Republicans accused ACORN of voter-registration fraud in last year's presidential race. As a community organizer, President Obama worked for a group affiliated with ACORN and once represented ACORN as a lawyer. This week White House spokesman Robert Gibbs said that "obviously the conduct that you see on those tapes is unacceptable."

On Wednesday ACORN chief executive Bertha Lewis announced an independent review of its operations. It also has fired some who were caught on video. But ACORN has said that the videos were manipulated, that in at least one case a worker was simply playing along with what she considered a ridiculous scheme, and that the amateur journalism project was part of a relentless conservative attack on the liberal organization.

O'Keefe insists that he and Giles's work was done independently and rejects liberal suggestions that the videos were bankrolled by conservative organizations. He does, however, acknowledge receiving help and advice from a conservative columnist and Web entrepreneur.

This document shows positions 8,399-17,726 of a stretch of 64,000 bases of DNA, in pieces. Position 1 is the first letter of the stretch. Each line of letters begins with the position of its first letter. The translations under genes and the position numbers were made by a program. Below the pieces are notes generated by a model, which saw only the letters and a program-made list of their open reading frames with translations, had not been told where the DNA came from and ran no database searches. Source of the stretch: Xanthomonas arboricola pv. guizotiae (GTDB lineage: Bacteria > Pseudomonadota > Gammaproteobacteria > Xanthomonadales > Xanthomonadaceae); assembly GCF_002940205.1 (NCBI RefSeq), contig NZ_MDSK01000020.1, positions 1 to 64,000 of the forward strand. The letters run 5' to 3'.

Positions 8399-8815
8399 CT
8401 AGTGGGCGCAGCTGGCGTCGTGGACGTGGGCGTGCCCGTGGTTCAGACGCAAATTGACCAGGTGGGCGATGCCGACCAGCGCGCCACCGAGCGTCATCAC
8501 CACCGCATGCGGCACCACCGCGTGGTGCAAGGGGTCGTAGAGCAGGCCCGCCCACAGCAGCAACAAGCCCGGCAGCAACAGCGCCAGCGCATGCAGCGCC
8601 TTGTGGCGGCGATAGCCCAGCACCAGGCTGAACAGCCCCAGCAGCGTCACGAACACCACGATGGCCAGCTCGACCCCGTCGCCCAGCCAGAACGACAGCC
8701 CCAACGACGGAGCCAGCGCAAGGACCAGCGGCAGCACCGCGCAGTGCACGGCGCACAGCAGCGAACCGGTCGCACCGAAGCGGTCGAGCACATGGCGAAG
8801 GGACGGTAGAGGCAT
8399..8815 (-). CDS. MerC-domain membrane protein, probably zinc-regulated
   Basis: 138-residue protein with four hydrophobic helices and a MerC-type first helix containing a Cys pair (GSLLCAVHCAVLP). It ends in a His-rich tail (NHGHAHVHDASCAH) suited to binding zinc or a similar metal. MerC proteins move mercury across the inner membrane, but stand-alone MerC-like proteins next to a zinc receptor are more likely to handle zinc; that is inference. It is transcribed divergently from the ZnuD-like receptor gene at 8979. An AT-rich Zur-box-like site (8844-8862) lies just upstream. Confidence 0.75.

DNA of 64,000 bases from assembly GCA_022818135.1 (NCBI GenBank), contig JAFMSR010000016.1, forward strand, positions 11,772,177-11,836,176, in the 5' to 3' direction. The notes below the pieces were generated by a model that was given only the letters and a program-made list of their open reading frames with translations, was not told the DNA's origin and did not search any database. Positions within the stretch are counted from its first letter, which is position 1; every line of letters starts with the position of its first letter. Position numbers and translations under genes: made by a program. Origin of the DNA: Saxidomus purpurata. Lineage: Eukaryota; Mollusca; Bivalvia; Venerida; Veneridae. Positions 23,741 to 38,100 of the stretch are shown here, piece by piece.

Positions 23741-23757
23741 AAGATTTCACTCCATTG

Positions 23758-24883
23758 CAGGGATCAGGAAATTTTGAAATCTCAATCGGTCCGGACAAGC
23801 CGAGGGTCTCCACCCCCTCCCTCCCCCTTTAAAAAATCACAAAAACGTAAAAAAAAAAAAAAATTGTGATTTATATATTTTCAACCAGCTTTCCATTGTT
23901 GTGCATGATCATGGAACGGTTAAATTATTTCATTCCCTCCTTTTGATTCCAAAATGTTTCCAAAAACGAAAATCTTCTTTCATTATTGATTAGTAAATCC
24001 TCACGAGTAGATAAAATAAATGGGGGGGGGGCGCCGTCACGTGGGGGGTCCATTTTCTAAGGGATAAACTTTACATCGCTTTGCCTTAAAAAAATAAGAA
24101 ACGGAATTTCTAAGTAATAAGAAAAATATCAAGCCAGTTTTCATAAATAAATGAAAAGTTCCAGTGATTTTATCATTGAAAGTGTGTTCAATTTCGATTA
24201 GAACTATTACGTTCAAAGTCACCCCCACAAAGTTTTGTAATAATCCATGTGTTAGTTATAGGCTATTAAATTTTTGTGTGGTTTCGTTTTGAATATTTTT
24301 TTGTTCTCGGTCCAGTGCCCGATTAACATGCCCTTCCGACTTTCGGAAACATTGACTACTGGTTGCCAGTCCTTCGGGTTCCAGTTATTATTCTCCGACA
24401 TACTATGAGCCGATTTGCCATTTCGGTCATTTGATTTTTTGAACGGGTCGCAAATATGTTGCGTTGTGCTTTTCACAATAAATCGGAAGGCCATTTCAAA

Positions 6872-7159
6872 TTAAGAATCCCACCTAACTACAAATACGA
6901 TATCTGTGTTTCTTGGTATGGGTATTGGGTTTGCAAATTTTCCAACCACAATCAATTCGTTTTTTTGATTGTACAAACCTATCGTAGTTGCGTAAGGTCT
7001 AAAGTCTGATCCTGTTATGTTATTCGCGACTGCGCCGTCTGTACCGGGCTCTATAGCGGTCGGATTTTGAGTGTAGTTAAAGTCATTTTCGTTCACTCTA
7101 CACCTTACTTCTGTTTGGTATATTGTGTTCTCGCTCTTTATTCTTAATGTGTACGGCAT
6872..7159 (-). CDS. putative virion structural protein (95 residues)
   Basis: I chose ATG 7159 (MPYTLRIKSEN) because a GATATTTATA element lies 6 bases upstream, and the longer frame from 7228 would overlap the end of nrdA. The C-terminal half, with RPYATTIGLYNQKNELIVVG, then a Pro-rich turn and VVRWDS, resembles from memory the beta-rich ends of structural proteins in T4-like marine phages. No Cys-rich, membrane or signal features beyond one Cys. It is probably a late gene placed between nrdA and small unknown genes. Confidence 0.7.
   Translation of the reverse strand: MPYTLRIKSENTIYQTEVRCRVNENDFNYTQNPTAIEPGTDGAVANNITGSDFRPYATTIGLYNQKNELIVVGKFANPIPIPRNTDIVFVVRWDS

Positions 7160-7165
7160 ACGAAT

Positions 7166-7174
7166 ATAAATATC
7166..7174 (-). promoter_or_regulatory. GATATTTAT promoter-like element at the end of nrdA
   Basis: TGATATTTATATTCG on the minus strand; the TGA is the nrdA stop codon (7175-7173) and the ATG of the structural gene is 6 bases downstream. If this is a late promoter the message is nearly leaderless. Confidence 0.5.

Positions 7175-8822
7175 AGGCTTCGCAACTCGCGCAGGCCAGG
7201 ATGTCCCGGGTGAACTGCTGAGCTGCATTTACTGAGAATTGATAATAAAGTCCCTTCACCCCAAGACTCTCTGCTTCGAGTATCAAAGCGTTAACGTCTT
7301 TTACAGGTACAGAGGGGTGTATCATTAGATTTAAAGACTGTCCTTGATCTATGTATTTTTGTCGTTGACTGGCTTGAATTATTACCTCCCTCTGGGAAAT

When O'Keefe had filmed the first two videos -- in the District and Baltimore -- a friend urged him to share his project with Andrew Breitbart, a conservative Internet entrepreneur who had plans to launch an anti-liberal site called Breitbart said he was skeptical after a June phone call with O'Keefe about what he had, but when the video was rolling in his basement office in Los Angeles in late July, Breitbart said, he gasped.

Breitbart, who also has a column that appears in the Washington Times, advised O'Keefe to roll out the videos one by one, rather than at once. He said he predicted the mainstream media would try to ignore the story, and after a day "poof, it would be over."

"When I saw these videos, I couldn't help thinking, this is the Abu Ghraib of the Great Society," said Breitbart, who put the videos on "Everybody that is a conservative news junkie thinks that ACORN is the most important institution for us to uncover to the American public."

The strategy worked. As ACORN's fortunes have fallen, those of O'Keefe and Giles have risen. O'Keefe said he has received hundreds of requests for interviews and his inbox has thousands of e-mails. Giles and O'Keefe have become Facebook sensations, with fan clubs and testimonial walls. "Hannah Giles is HOTT!" reads the motto of one of her fan club sites. "Beware the Acorn Exterminator!"